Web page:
Sri Lanka Cricket recently appointed Asanka Gurusinha, a member of the 1996 World-Cup- winning team as the Cricket Manager in a bid to help the transition of the national team.
Sri Lanka Cricket recently appointed Asanka Gurusinha, a member of the 1996 World-Cup- winning team as the Cricket Manager in a bid to help the transition of the national team. In an exclusive interview with Daily Mirror, Asanka domiciled in Australia for about two decades since leaving Sri Lanka soon after the World Cup triumph speaks of the challenges faced by him as manager, the national team and also what forced his premature retirement from cricket.
Q It has taken you two decades to return to Sri Lanka and give something back to the game. What prevented you for so long?
It is an interesting question that has been asked on several occasions. Nothing held me back. There were quite a few times that they approached me during the past 15 years to fit me into different posts. And I thought this is the right time to return and do something. I think Sri Lanka Cricket is on the right track. That doesn’t mean it was not on the right track earlier but I think with lot of good people in the support staff and in good positions within the SLC, for instance Sanath Jayasuriya as Chairman of Selectors and Aravinda de Silva as Cricket Committee Chairman. I played so much of my cricket with those guys. So I thought this is the best time to come and work with them and give something back to Sri Lanka Cricket.
Q You said there have been several calls earlier but you never took up the challenge. What is so impressive about the current set of officials that convinced you to take up such an important post?
Like I mentioned, it was because of Aravinda, Sanath, the current selection committee and all those guys I played with. So to me it’s much easier to work with guys whom I have worked with and whom I can trust and communicate with easily. We don’t have arguments or anything. I can pick up a phone and call Sanath and talk and give my opinion about team selection. I think that’s the good thing for me. I am not talking about the board as such. Sri Lanka Cricket has done a lot of changes for the good.
Q What can you do better than what the others in the support staff have not done to take this young team forward?
I am not saying I have miracle cures or anything like that. But about working with these guys. I think they are talented, the skills and everything is there. It is just that sometimes they are tweaking a little bit, because you can get into a semi-final but to get to a final and win, you need that extra experience or extra planning. I think one area that lots of people have been talking about is mental toughness and that is something I plan to concentrate on. Mental toughness is a big word and it’s not an easy thing. We got to look at some activities that the players can do so that they can build on it. You cannot put on a switch and say that you are mentally tough.
Q When Sri Lanka won the World Cup in 1996, we only had a coach, a physiotherapist and a manager but right now there are too many backstage players in the side. Do you think it’s really necessary for a team?
I think the game has changed a lot from the time I retired when you look at the amount of cricket they play -- I mean the three formats of the game. If someone actually plays all three formats, he doesn’t actually have a break. So a support staff to look after these players is really important. Most of the support staff may not have a role to play during a game, but their job begins when the game ends. We got a masseur to make sure the players are ready for the game on the next day while the physio’s and trainers are there to make sure the players are fit enough. You cannot do major fitness sessions since they are playing so much cricket but they are looking at recovery and rest. Those are the reasons they are in the team with different coaches for fielding, bowling and batting (we do not have one for batting). It’s just specializing. It’s a professional job now.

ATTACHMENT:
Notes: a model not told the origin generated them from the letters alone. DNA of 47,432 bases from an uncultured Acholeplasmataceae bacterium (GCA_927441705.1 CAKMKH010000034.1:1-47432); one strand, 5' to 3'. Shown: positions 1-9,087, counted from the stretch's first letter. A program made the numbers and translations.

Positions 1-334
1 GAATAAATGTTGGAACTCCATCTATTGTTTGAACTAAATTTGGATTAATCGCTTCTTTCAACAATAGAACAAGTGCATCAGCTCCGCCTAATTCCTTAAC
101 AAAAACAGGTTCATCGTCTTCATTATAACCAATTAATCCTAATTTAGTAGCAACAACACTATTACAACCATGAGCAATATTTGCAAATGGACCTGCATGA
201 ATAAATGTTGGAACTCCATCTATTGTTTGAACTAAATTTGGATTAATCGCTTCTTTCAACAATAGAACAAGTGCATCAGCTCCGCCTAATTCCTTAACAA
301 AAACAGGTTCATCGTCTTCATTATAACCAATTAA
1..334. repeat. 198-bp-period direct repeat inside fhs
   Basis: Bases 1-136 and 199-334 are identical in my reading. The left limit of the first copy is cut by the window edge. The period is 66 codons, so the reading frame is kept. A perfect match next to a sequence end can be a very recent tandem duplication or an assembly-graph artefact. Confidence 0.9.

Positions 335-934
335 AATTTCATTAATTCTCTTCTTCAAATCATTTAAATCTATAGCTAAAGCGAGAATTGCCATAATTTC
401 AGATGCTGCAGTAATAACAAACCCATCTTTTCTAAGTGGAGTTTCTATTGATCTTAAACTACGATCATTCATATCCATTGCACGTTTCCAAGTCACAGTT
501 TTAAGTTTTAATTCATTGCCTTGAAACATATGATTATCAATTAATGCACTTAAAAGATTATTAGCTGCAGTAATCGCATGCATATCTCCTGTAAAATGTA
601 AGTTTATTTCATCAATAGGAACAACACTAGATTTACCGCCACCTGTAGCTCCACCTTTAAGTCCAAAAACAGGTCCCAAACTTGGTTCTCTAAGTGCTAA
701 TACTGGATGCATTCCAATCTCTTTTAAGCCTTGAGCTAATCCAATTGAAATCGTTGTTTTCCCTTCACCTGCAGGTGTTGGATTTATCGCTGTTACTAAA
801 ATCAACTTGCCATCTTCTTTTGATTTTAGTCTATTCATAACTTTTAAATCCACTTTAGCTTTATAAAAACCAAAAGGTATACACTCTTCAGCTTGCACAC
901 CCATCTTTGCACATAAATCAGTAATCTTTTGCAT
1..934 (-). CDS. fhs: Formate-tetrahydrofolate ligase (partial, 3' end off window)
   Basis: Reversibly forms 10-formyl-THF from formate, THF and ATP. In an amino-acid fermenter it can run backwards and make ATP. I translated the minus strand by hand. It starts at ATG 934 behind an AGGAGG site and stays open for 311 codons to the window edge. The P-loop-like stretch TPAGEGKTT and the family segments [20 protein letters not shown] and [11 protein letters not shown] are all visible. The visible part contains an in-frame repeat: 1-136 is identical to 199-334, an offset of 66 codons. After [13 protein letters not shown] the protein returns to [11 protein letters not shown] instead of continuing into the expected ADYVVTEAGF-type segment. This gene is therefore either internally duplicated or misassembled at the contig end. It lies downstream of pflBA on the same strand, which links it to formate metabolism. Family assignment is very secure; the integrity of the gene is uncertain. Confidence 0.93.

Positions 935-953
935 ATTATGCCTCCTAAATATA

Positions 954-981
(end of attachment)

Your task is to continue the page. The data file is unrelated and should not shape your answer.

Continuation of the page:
Q There is a well-known cliche that says, ‘too many cooks spoil the soup’. Don’t you think having too many backstage players may impact adversely on the team?
I don’t think so. It may have an adverse effect. That’s where the important part comes in. How you strategize and plan it and hold everyone accountable is what finally matters. It’s not just the players who have to be held accountable but it applies to the support staff needs as well. That’s what we will be implementing slowly with Fordie (Graham Ford). Ford and I will work very closely with each other to look at what the bowling coach will do on a certain day and what he will achieve from that session. We are going to be very specific. As I said this is just my third day. I will sit with Fordie and work out the kind of strategy to make sure that we are being very, very specific. That’s what happens these days. The coaching is very specific now. You go to a net and you see people practicing the reverse sweep and that’s where I feel it’s good to have coaches. Your question is pretty good and we need to put them on the right path and make them accountable for that.
Q Could you elaborate on your role as the Cricket Manager?
It’s working and coordinating with the Selection Committee, the Cricket Committee, the Coach and the Team. I will work very closely with Fordie and the team, looking and strategizing, looking and analyzing and most probably I will start analyzing from next week for the Champions Trophy. So that Fordie can focus not with the Test match going on and I can do all that analyzing for Fordie to make sure that we are on the right track.
Q You were a brilliant No. 3 batsman in the bygone days. After that we had Kumar and then we have Kusal Mendis increasingly proving to be a good No:3 bat? Could you explain the traits of a good No:3 batsman?
I think the number three position is really different to every other position. In some games you will walk to the middle in the first over or might stay in the dressing room for a couple of sessions. So mentally you have to be ready to switch on and switch off very quickly and then go and play according to the situation. Normally the No. 3 is expected to bat for a longer time and is the backbone of the game so that stroke-makers can go around him. The difference with Sanga is, he’s a legend. He was more aggressive and I don’t think anybody I have seen can come close to him as a No. 3.
Q Soon after the 1996 World Cup, you decided to quit and migrate to Australia. You were just 30 then. Looking back do you think, you made that decision too early?
When I look back I don’t think so. I know I was young, I was just 30-years-old when I quit playing international cricket. I don’t have any regrets. That time I had to make a call, looking at my future, my family and I don’t have any regrets. I think I did the right thing then, because I suffered some injuries and had a few other things happening. So no regrets.
QApart from the injury that you mention, what else really forced you to take that decision?